ACLA has created several tools that may serve as useful models as NIH considers how to collect data for the GTR. We believe our online test compendium would be a useful template for data submission and format for the GTR.
ACLA developed a framework for its Laboratory Test Compendium to provide the ability electronically to exchange the Directory of Services (eDOS). This development effort aims to simplify the exchange of data related to test Directories of Services and associated orders, while increasing their functionality and value within compatible electronic medical record (EMR) systems. Although it was developed for a different purpose, using the Compendium framework would make submission of data for the GTR easiest for laboratories.
ACLA’s eDOS is intended to provide a simple and low-cost vehicle so all clinical laboratories can share their eDOS with their clients and enable electronic medical record (EMR) systems to support all order codes used by the laboratories that the physician selects and uses. It is our belief that the clinical laboratory industry is naturally suited to define the standards for sharing and distributing the eDOS, which is a laboratory resource that is unique to each laboratory. Development of a standard Laboratory Test Compendium Framework addresses and defines how information that differs from laboratory to laboratory, such as the following, easily can be exchanged among all provider laboratories used by a client and the client’s EMR system:
- The codes used to order laboratory tests and the description of the laboratory tests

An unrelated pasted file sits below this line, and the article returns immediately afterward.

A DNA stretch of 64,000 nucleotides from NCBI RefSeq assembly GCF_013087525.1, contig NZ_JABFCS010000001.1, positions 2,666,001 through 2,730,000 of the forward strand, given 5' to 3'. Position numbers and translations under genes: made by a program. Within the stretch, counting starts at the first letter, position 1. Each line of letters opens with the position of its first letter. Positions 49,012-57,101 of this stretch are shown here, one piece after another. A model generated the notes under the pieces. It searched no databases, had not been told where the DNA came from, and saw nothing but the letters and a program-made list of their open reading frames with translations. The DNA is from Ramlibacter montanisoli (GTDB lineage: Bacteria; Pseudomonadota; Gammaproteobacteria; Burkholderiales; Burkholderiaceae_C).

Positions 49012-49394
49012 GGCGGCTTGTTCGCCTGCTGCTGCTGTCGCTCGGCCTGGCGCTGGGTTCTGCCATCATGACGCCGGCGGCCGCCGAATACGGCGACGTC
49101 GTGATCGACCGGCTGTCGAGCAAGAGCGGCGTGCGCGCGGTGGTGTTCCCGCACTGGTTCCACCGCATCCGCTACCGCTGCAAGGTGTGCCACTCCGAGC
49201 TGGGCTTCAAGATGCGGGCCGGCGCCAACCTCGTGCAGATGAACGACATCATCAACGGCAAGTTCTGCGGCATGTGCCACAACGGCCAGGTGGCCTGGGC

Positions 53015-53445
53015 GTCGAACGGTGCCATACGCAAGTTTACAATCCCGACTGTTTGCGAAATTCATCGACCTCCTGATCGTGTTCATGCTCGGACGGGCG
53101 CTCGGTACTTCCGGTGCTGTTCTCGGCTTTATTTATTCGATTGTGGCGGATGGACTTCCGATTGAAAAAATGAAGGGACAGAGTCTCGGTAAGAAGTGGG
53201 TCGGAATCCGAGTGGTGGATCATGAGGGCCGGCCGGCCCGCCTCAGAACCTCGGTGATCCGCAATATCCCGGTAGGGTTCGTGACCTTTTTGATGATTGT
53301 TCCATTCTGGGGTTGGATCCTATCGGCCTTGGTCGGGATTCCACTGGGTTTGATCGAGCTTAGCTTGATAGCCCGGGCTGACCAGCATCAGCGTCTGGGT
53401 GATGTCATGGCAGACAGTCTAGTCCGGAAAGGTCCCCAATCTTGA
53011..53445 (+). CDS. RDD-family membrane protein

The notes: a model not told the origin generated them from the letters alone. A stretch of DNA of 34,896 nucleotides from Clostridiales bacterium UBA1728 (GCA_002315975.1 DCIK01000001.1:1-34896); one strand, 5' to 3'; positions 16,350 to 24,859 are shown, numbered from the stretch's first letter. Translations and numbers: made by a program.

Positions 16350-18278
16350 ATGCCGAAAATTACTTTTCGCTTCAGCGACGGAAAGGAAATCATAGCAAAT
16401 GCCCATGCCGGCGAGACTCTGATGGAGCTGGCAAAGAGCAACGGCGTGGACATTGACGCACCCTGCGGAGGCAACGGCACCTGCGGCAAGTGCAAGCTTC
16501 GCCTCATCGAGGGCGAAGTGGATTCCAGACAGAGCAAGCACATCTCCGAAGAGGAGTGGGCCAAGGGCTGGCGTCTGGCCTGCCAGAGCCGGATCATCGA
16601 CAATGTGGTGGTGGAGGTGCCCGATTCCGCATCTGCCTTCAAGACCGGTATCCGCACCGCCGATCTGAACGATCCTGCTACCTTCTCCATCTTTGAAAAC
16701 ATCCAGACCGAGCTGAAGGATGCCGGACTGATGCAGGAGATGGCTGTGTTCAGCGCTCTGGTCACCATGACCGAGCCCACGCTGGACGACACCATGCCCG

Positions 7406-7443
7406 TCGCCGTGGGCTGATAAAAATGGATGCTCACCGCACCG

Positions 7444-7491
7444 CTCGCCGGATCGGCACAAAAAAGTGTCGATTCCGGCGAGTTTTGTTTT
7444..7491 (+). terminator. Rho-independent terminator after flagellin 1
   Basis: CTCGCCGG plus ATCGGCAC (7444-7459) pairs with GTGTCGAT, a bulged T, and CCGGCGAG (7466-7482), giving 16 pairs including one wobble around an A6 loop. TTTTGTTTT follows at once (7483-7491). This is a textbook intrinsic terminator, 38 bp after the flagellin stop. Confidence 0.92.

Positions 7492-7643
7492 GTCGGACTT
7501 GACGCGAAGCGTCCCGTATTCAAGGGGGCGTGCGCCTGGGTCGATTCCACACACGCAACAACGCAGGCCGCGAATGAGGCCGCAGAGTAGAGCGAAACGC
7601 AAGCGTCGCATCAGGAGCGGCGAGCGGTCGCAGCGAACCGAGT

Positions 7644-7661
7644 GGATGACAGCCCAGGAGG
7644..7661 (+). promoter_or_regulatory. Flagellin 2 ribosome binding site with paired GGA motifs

- The nature of the test (profile, single observation, etc)
- The potential reflex observations
- The specimen requirements
- The processing priorities (ability to order as stat, routine, or other priorities)
- A list of analytes included in the Lab Order Code
- The additional clinical and useful information required at the time of ordering
11. Which potential benefits and risks would be most likely to affect the decisions of researchers, test developers, and manufacturers on whether to submit data to the GTR, and what factors will best encourage submission of complete and accurate data?
As discussed above, to the extent that submitting information for the GTR requires reporting proprietary business information or trade secrets, or if there are no checks in place to provide assurance of the accuracy of information, laboratories will be less likely to participate. If too much detail is required, laboratories may find submitting data too time-consuming or too risky. Factors providing assurance that information will be presented fairly and accurately will minimize the level of these concerns.
12. What are the most effective methods to ensure continued stakeholder input into the maintenance of the GTR?
A key issue is whether patients could be harmed by the posting of unverified performance characteristics that could lead a physician to choose a test that is not appropriate for a patient. Patient safety should motivate submitters to keep information current. As stated throughout these comments, we recommend that NIH find ways to ensure that the GTR data are verifiable and not distorted or biased, or include an appropriate disclaimer.
13. For what purpose(s) would you use the Registry to support your professional efforts?
As discussed above, we anticipate that laboratories will use the GTR to identify relevant tests and the providers of those tests. This will facilitate appropriate referrals to reference laboratories.
14. Are there any other issues that NIH should consider in the development of the GTR?
In addition to the points above, it is important that users of the GTR be able to sort the data and make valid comparisons. The user should have the ability to sort the data for all assays for a particular purpose. In addition, NIH may wish to consider asking whether the laboratory offers genetic consultation, which can help physicians better understand and interpret a laboratory’s test results.
ACLA appreciates the opportunity to comment on the proposal. We look forward to working with NIH as it continues this process. If you have additional comments, or need further information, please do not hesitate to contact us.
V.P. Policy and Medical Affairs